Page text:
The History of British pop/rock The Beatles and the British Invasion It would be suffice to say that the British experience of pop music was quite different from the American. Britpop also know as British alternative rock, was part of a British alternative rock movement that was in the 1990s, the term "Britpop" had been used as early as 1987 but it wouldn't be until 1995 when the term exploded and was used extensively. It was characterized by the appearance of bands that borrowed influences from 1960s and 1970s. Britpop bands were mostly influenced by the British guitar music of the 60’s and 70’s. The Rocker cornerstones were bands like The Beatles and The Rolling Stones and their classic Mod contemporaries like The Who were very influential, possibly playing the biggest role in the formation of the Britpop movement. Paul Weller who is praised as the founder and initiator of the Britpop movement, because of his love of Mod music from the 70’s he has the nickname “The Modfather”. Weller has performed with the big Britpop bands. Britpop was seen very much as a movement against certain cultural and musical trends of the late eighties and early nineties, particularly the influx of American grunge music. Britpop bands were heavily influenced by British rock movements of the past, drawing inspiration from a vast array of previous sub genres including glam rock and punk rock. The Beatles and The Kinks heavily influenced several bands, including Blur and Oasis. Britpop was mainly popular as music of choice for the British working class. Britpop was perhaps a misnomer since there’d been British pop since the 1950s. But it became the shorthand term for the revival of music influenced by both the ‘60s and punk that became very popular, for a brief while in the mid 1990s. It marked the advent of “Cool Britannia,” an era where British culture enjoyed the same kind of international reputation it had in the 1960s when Swinging London was an emblem for everything cool. Although several bands fell under the greater banner of Britpop, ultimately it became the province of the two bands, Blur and Oasis, who dominated the style. What really characterized these new bands was the sharpness in the songwriting, and the use of strong hooks and choruses to make each piece memorable. There were echoes of the Beatles and the Stones in the rivalry that arose between Blur and Oasis. British Rock:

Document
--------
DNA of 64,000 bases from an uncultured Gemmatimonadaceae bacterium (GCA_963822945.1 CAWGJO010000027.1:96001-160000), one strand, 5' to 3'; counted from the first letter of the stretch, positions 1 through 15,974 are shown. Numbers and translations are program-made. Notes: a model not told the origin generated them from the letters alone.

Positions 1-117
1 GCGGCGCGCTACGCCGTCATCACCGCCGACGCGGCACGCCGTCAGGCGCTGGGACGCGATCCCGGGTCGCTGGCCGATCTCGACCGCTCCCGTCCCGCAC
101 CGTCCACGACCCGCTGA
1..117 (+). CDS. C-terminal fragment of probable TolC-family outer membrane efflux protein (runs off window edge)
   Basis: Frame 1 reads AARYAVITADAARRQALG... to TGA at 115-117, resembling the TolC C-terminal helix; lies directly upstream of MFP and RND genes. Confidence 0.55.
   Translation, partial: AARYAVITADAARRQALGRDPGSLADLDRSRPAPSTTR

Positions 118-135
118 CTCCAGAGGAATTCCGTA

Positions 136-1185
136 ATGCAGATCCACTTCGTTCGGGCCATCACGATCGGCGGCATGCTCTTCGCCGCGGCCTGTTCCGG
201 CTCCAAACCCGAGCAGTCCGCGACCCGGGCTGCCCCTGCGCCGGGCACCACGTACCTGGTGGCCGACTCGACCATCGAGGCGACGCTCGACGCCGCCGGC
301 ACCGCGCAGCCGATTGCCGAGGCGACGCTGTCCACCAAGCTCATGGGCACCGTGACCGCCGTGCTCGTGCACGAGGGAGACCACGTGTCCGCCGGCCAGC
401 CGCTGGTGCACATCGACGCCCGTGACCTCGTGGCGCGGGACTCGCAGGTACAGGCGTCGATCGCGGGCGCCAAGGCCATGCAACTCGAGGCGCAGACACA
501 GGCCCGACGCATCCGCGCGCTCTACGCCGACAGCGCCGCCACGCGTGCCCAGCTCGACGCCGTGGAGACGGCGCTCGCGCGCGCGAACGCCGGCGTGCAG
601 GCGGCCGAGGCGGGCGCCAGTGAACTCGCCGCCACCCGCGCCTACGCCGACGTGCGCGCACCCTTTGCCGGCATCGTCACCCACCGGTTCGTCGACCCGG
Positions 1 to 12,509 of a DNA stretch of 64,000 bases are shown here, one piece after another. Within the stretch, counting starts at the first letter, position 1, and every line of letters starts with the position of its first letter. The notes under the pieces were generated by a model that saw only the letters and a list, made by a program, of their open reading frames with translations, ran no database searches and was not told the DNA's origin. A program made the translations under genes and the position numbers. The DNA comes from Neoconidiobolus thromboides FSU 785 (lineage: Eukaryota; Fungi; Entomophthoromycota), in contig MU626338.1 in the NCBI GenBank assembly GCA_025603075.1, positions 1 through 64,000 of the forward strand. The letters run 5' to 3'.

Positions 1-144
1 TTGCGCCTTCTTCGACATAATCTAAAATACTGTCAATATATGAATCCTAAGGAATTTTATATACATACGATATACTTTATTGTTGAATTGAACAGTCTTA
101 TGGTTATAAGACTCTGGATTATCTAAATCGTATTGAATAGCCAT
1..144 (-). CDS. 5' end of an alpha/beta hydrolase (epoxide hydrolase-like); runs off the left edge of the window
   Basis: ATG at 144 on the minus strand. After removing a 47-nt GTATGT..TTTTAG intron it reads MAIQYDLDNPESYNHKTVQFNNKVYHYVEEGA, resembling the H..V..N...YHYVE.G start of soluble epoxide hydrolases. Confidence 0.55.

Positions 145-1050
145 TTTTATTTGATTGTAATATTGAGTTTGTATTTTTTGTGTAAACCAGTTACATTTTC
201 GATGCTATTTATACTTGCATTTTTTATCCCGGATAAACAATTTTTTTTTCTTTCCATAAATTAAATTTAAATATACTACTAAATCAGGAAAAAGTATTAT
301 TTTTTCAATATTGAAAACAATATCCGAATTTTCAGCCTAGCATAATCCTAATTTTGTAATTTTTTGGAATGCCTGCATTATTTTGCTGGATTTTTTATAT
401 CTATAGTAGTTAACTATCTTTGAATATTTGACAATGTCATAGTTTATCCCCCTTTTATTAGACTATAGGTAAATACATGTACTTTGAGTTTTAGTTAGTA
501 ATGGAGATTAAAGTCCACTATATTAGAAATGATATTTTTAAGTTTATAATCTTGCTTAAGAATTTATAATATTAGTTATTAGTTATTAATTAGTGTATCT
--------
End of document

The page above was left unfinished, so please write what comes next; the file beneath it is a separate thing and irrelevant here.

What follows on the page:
Brit rock evolved from the influence of American rock and roll in the 1960’s and dramatically changed the music scene in the UK. Previous to the emergence of Brit Rock people such as Cliff Richard and Elvis dominated the music scene with a very different sound from what was to appear. In 1962 the real emergence of Brit rock occurred in Liverpool with bands such as Brian Poole and the Tremolos and the legendary Beatles. The massive success and popularity of the Beatles showed the way in the new sound and in 1963. The Beatles went on to become one of the most successful and critically acclaimed bands in the history of Brit rock and over the years have released more than forty different singles, and albums that have reached number one in the British charts. The Beatles:
I truly love the Beatles, but even I am stumped when it comes to specifying a genre for them. When I look at my IPod it mixes them from Pop to Rock. They are their own thing. In a book I checked out from the library they are described as Mockers, a combination of mod (modernist) and rocker. On July 6, 1957, John Lennon, the leader of a band called the Quarry Men, originally called the Black Jacks which he formed when he was 17 which mainly played skiffle music, a mixture of folk, jazz, and blues which was popular in England at the time. He was introduced to Paul McCartney a 15-year-old self-taught left-handed guitar player (which is cool because so am I), through a mutual friend, at Woolton Parish Church, where the Quarry Men were scheduled to perform. Impressed by Paul’s ability to play and...
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